fitted with a fused silica capillary HP-5 MS column (30 m × 0.25 mm, film thickness 0.25 mm) and interface with a mass spectrometer HP 5973 MSD was used for the GC/MS analysis, under the same conditions used for GC analysis, with He (10 mL/min) as carrier gas. The MS conditions were as follows: ionization voltage 70 eV; emission current 40 mA; acquisitions scan mass range of 35 - 350 amu at a sampling rate of 1.0 scan/s.

2.5. Identification of Constituents

The identification of constituents was performed on the basis of retention indices (RI) determined with reference to a homologous series of n-alkanes, under identical experimental conditions, co-injection with either standards (Sigma-Aldrich, St. Louis, MO, USA) or known essential oil constituents, MS library search (NIST 08 and Wiley 9th Version), and by comparing with MS literature data [7,8]. The relative amounts of individual components were calculated based on the GC peak area (FID response)

Table 2. Major compounds of previously studied Z. zerumbet oils from different regions.

LC = Location; P = Plant part; Rh = Rhizomes; Lv = Leaves; St = Stem; Fl = Flowers; -, part unknown.

without using correction factors.

3. Results and Discussion

The identities of compounds identified in the oil samples could be seen in Table 1. A total of 24 compounds were identified in the Z. rubens root oil, representing 90.1% of the oil content. The oil composed largely of monoterpenes (75.3%) dominated by (Z)-citral (30.1%), camphene (9.7%), β-phellandrene (7.5%) and 1,8-cineole (7.0%). Zingiberene (5.3%) was significant among the sesquiterpenoids. Literature information is scanty on the volatile oil of Z. rubens and as such this may represent the first of its kind.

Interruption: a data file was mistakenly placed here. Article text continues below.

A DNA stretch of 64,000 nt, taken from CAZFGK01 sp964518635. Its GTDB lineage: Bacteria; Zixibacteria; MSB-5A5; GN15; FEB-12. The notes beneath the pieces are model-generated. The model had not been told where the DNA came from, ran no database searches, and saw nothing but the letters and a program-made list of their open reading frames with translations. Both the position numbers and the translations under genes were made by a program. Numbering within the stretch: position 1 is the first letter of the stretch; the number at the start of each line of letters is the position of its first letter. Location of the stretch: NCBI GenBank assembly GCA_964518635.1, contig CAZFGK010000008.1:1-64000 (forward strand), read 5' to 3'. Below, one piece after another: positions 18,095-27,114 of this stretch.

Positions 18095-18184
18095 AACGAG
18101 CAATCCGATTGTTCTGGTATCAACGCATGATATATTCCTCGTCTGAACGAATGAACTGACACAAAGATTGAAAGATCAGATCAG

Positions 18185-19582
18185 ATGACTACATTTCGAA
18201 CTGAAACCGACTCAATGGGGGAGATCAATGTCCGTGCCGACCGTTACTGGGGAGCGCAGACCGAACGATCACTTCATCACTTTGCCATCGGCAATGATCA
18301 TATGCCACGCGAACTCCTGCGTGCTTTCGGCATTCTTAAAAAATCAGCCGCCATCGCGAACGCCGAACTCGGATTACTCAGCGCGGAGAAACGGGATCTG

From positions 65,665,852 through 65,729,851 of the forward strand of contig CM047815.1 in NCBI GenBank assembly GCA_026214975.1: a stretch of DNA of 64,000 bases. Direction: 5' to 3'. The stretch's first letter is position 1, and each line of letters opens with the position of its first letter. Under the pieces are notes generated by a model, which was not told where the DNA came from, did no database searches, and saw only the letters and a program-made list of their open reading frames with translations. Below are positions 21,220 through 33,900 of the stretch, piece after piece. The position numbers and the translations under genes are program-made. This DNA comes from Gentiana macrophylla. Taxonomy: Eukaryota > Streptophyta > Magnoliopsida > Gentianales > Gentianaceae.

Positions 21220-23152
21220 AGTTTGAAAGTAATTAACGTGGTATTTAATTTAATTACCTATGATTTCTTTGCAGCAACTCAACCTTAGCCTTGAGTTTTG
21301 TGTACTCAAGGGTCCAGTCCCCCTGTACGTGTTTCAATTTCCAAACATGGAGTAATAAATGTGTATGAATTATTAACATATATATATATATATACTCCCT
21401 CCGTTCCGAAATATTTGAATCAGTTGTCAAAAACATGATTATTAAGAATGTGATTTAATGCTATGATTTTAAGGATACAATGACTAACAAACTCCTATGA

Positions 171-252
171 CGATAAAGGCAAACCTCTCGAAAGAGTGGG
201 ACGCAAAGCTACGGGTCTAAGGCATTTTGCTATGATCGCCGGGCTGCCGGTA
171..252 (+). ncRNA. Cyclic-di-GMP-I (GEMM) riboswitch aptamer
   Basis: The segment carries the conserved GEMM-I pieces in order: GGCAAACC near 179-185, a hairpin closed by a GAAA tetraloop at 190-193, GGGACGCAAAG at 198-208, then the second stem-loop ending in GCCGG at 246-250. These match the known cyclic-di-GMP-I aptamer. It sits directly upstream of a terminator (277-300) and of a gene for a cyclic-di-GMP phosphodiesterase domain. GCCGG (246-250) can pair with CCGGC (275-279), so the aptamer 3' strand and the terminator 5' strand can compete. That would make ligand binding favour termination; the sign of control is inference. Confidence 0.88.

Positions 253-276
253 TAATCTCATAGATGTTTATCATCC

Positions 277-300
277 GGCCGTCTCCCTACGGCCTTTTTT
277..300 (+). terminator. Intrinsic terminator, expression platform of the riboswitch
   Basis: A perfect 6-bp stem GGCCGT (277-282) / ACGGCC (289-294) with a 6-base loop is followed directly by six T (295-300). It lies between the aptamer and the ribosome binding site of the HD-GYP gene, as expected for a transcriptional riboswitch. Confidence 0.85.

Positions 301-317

A total of 46 compounds could be identified from the root oil of Z. zerumbet, representing 99.6% of the oil content. Also, monoterpenoids (76.1%) were in abundance in the oil. The major constituents were (Z)- citral (26.1%), camphene (16.3%), sabinene (14.6%), zingiberene (7.2%) and lavandulyl acetate (6.7%). This oil has low content of zerumbone (1.2%). Essential oils from various parts of Z. zerumbet have been analysed. The investigations revealed that the content of its predominant compound, zerumbone, varied from one geographical location to another [5,9-14]. For example, its contents from sample of India origin varied from 76.3% - 84.8% while the oil from Malaysia had a content of 68.9% [5]. Another sample from India has zerumbone content of 12.6% [11] while the rhizomes oils from Reunion Island [13] and French Polynesia [12] contained 37.0% and 63.0% of zerumbone respectively. However, there are reports in which other terpenoid compounds have predominated in the oils (Table 2). For example(Z)-nerolidol (36.3%) and β-caryophyllene (13.2%) were prominent in the flower oil from Vietnam [9]; (E)- nerolidol (34.9%), β-caryophyllene (10.2%) and linalool (17.1%) occurred in higher quantities in the flower oil from Reunion Island; (E)-nerolidol (21.4%), β-caryophyllene (6.9%), linalool (7.7%), α-pinene, (10.3%), β-pinene 31.4% constituted the bulk of the leaf oil from Reunion Island [13].

It is well known that the root oil from a plant could be different in chemical analysis of oils from other parts of the same plant [1]. This may have been responsible for the observed compositional variations within the oils of Z. zerumbet. (Z)-Citral, camphene and sabinene were not previously described to be of significant compound of the oils from the leaves and rhizomes of Z. zerumbet. While, (Z)-citral was known to be a significant compound of Z. officinale from Central African Republic [15], camphene occurred in high proportion in the oil of Z. officinale of Vietnam origin [16].

4. Acknowledgements

The authors from Vietnam are grateful to NAFOSTED (Vietnam) for the financial support of this study through the Project Nr. 104.01-2010.27.


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*Corresponding authors.